Other debarking techniques include hydraulic debarkers using water jets under high pressure, flails (see the specification of Australian patent No. 506,204 to L.J. Emmins), "knocking" the bark from a log (see the specification of Australian
patent No. 511,333 to G.A. Williames), and, of course, manual removal of the bark with axes and the like.
All of these prior art bark removal techniques and equipment have been recognised as not being entirely satisfactory, because the technique used is too slow, or too expensive, or is not really effective at stripping the bark cleanly from the
wooden body of a log.
DISCLOSURE OF THE PRESENT INVENTION
It is an object of the present invention to provide apparatus which will effectively and rapidly remove bark from relatively small diameter logs -- including logs of the stringly-bark eucalyptus species.
This objective is achieved by providing apparatus having at least two pairs of rollers, each pair of rollers being adapted to apply pressure to a log passing between them. The rollers are mounted in the equipment with the axes of each pair of
rollers substantially parallel to each other and laterally spaced relative to each other and at an angle relative to the axial direction of the rollers of the other pair or pairs of rollers. The outer surface of each roller is concave, and the pairs of
rollers are mounted in spaced apart relationship along the path a log takes in the debarking equipment. A log to be de-barked is passed between the rollers of the first pair, then through the second pair of rollers and then (if there are more than two
pairs of rollers) sequentially through the third and any subsequent pairs of rollers. The rollers of the first pair are grooved or provided with spikes or are otherwise roughened to provide a firm grip on a log. Each roller of at least the last pair of
rollers encountered by the log is preferably provided with one or more knife blades on its concave surface, for cutting through loosened bark on the log.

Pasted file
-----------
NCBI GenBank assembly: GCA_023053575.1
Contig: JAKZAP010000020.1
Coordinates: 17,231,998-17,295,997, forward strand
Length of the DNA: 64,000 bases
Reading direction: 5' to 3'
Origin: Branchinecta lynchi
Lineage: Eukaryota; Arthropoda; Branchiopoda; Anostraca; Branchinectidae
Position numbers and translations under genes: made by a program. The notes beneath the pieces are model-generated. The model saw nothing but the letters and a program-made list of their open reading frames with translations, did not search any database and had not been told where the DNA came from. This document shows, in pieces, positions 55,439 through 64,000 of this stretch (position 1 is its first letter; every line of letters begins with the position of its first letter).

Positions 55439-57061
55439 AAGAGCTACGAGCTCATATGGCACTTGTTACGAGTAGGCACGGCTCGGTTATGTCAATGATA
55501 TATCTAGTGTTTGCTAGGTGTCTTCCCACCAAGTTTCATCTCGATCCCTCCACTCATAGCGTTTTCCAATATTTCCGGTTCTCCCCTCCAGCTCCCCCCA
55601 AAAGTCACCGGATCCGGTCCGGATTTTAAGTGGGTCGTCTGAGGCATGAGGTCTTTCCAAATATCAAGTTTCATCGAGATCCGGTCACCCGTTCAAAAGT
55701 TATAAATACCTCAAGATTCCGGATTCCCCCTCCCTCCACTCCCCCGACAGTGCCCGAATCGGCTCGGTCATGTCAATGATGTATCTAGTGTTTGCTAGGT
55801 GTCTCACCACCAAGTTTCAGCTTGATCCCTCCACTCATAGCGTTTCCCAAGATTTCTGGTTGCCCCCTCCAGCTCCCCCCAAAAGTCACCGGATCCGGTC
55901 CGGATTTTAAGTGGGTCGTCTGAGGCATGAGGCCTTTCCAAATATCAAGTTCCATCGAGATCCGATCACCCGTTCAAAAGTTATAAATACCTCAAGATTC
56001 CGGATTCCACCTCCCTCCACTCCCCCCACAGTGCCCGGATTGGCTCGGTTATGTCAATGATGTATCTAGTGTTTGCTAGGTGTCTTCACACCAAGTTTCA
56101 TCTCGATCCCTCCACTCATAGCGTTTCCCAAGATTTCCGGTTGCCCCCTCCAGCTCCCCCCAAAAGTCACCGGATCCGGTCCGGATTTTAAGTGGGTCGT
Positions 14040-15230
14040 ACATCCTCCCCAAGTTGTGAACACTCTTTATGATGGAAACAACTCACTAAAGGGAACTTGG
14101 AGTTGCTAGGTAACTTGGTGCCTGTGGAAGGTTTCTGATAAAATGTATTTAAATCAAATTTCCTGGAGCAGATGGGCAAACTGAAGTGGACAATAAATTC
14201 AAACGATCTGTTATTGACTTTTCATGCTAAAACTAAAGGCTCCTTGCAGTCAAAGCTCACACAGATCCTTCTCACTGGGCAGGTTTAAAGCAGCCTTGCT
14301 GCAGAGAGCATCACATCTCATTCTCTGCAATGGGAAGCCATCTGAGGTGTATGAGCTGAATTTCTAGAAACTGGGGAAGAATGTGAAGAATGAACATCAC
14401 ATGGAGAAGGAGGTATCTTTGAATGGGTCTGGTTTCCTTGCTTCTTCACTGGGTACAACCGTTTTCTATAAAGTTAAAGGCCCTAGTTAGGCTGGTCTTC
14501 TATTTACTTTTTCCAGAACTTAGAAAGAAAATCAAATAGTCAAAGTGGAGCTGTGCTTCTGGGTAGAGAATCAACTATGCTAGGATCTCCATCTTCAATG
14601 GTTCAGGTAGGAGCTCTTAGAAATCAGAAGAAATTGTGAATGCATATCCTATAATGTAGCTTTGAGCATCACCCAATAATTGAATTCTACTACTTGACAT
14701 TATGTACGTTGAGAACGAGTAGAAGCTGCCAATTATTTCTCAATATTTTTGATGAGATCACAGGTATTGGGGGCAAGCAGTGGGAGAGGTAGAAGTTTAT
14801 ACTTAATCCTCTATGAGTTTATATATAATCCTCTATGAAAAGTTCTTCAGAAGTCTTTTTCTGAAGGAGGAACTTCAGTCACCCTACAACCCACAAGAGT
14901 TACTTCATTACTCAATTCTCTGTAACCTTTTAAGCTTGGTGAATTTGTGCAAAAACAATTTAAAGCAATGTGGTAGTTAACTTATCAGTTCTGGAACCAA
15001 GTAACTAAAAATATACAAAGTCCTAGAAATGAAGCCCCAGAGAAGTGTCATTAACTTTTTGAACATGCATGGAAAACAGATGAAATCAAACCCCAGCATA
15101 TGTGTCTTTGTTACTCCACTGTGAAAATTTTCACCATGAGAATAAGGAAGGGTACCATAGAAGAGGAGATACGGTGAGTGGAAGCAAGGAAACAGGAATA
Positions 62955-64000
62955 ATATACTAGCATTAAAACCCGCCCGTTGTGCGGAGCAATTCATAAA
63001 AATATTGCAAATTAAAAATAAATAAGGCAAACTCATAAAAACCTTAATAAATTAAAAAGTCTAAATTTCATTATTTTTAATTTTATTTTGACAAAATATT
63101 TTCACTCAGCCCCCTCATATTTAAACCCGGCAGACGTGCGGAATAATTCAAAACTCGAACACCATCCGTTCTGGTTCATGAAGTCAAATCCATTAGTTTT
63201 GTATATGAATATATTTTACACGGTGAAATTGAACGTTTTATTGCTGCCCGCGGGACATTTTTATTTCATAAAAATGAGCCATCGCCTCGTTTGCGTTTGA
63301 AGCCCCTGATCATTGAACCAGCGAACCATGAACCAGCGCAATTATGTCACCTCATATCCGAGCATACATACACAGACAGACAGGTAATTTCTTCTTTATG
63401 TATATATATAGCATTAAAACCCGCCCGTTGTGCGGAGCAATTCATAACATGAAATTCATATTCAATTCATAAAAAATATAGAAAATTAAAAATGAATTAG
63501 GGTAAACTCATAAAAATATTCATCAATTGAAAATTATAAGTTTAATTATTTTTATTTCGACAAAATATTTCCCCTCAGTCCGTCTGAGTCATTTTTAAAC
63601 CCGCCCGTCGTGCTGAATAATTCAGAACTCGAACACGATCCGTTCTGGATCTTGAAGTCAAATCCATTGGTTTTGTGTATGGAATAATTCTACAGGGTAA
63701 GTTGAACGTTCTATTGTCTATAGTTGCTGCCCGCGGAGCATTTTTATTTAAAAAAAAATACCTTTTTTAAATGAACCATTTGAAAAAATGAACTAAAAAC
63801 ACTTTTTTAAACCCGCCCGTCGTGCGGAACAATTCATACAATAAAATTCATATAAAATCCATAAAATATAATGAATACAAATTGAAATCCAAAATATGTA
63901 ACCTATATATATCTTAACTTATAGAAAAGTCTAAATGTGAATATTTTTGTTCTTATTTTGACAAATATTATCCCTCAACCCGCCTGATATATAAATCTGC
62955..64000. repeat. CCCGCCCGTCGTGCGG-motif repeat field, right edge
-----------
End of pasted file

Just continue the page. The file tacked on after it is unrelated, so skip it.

In the simplest form of the present invention, two pairs of rollers are included in the debarking equipment. In this case, the axes of rotation of each set of rollers are substantially at right angles to the axes of rotation of the other set of
rollers. The preferred form of the present invention, however, incorporates three pairs of rollers, mounted so that the axes of rotation of each pair of rollers are parallel to each other and are substantially at an angle of 60.degree. relative to the
axes of rotation of the other pairs of rollers. Preferably each pair of rollers in log debarking equipment which includes three or more pairs of rollers is provided with one or more knife blades mounted on its concave surface if a separate bark cutting
arrangement is not provided with the debarking equipment.
The rollers are driven at a speed which can be varied to suit the conditions under which the debarking is being effected, and act to propel the log through the equipment without rotating the log about the log axis. At least one of the rollers in
each pair of rollers will be resiliently mounted so that it can be pressed against the log with variable force, depending upon the tightness of the bark.
Thus according to the present invention, there is provided apparatus for removing the bark from logs which comprises
(a) at least two pairs of rollers, each roller having a concave outer surface; the rollers of each pair of rollers being mounted with their axes of rotation parallel to each other and spaced apart laterally, and at an angle relative to the axes
of rotation of the or each other pair of rollers; each pair of rollers defining an aperture through which a log may pass, each said aperture being located on a linear path for said log through the apparatus;
(b) means resiliently biasing at least one roller of each pair of rollers towards the other roller in its pair of rollers;
(c) means for rotating the rollers about their axes of rotation; and
(d) means for cutting through the bark after or during the passage of the log between the pairs of rollers.
Preferably each roller of the first pair of rollers encountered by a log being debarked has a grooved or roughened surface or will otherwise be formed to grip a long and propel it through the debarking equipment.
When a log to be de-barked is fed into the apparatus and between the first pair of rollers, the first rollers apply a compressive force to the log to such an extent that the bond between the bark and the body of the log is broken and the bark
separates from the timber body of the log, at least over the region of contact between the first rollers and the bark. It remains as a tube of enlarged cross-section around the timber body. If knife blades have been formed or mounted on any set of
rollers, these blades cut the tubular bark into strips, which fall from the log.
Embodiments of the present invention will now be described, with reference to the accompanying drawings.